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Cardiovasc Res. 2009 Jan 1;81(1):72-81. doi: 10.1093/cvr/cvn274. Epub 2008 Oct 1.

Intracellular calcium modulation of voltage-gated sodium channels in ventricular myocytes.

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Department of Clinical and Experimental Cardiology, Heart Failure Research Center, Academic Medical Center, University of Amsterdam, Meibergdreef 9, AZ 1105 Amsterdam, The Netherlands.



Cardiac voltage-gated sodium channels control action potential (AP) upstroke and cell excitability. Intracellular calcium (Ca(i)(2+)) regulates AP properties by modulating various ion channels. Whether Ca(i)(2+) modulates sodium channels in ventricular myocytes is unresolved. We studied whether Ca(i)(2+) modulates sodium channels in ventricular myocytes at Ca(i)(2+) concentrations ([Ca(i)(2+)]) present during the cardiac AP (0-500 nM), and how this modulation affects sodium channel properties in heart failure (HF), a condition in which Ca(i)(2+) homeostasis is disturbed.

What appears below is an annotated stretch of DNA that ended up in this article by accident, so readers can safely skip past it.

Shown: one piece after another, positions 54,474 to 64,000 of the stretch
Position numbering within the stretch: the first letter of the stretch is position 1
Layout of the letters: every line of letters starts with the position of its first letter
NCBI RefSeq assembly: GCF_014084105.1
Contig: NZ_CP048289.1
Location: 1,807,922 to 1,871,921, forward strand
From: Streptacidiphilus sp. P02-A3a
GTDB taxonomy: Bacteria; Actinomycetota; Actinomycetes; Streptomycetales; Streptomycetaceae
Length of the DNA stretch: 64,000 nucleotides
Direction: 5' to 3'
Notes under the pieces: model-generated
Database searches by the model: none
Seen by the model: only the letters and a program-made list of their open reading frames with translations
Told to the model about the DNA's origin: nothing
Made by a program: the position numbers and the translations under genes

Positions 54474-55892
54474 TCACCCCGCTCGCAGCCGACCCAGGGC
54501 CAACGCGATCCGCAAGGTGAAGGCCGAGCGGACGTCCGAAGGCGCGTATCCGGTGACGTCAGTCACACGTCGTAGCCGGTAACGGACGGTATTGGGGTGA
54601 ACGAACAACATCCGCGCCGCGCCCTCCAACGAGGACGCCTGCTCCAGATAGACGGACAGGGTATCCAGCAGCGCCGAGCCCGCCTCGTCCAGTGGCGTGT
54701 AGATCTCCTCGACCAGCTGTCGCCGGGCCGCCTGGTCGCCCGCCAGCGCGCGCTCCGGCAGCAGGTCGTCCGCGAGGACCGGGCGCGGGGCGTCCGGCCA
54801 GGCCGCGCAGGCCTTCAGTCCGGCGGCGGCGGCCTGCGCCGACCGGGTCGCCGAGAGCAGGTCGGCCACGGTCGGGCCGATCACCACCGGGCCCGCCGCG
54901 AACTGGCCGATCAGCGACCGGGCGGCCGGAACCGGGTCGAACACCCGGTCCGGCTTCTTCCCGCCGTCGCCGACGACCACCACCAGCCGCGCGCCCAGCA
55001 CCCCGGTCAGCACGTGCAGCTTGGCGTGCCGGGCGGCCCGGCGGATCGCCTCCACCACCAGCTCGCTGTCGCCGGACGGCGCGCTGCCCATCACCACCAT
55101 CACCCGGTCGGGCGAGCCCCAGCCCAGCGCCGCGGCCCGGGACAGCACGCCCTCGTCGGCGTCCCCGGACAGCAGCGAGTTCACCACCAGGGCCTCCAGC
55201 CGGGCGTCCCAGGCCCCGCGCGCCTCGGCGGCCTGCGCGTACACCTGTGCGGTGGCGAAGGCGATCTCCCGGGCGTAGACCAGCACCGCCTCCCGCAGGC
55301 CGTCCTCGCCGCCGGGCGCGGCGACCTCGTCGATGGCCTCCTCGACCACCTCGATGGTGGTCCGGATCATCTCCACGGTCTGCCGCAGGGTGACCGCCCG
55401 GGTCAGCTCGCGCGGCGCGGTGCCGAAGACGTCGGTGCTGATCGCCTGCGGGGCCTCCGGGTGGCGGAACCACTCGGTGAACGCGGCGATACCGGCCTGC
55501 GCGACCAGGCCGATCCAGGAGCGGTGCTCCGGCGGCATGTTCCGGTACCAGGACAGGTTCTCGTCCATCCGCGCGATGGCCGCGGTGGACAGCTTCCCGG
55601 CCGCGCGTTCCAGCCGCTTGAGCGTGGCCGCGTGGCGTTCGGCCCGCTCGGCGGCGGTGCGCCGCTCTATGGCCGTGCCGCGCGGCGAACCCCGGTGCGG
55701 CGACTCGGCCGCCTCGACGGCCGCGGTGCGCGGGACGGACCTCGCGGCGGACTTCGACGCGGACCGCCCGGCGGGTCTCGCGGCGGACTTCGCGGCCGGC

Sodium current (I(Na)) and maximal AP upstroke velocity (dV/dt(max)), a measure of I(Na), were studied at 20 and 37 degrees C, respectively, in freshly isolated left ventricular myocytes of control and HF rabbits, using whole-cell patch-clamp methodology. [Ca(i)(2+)] was varied using different pipette solutions, the Ca(i)(2+) buffer BAPTA, and caffeine administration. Elevated [Ca(i)(2+)] reduced I(Na) density and dV/dt(max), but caused no I(Na) gating changes. Reductions in I(Na) density occurred simultaneously with increase in [Ca(i)(2+)], suggesting that these effects were due to permeation block. Accordingly, unitary sodium current amplitudes were reduced at higher [Ca(i)(2+)]. While I(Na) density and gating at fixed [Ca(i)(2+)] were not different between HF and control, reductions in dV/dt(max) upon increases in stimulation rate were larger in HF than in control; these differences were abolished by BAPTA.


Ca(i)(2+) exerts acute modulation of I(Na) density in ventricular myocytes, but does not modify I(Na) gating. These effects, occurring rapidly and in the [Ca(i)(2+)] range observed physiologically, may contribute to beat-to-beat regulation of cardiac excitability in health and disease.

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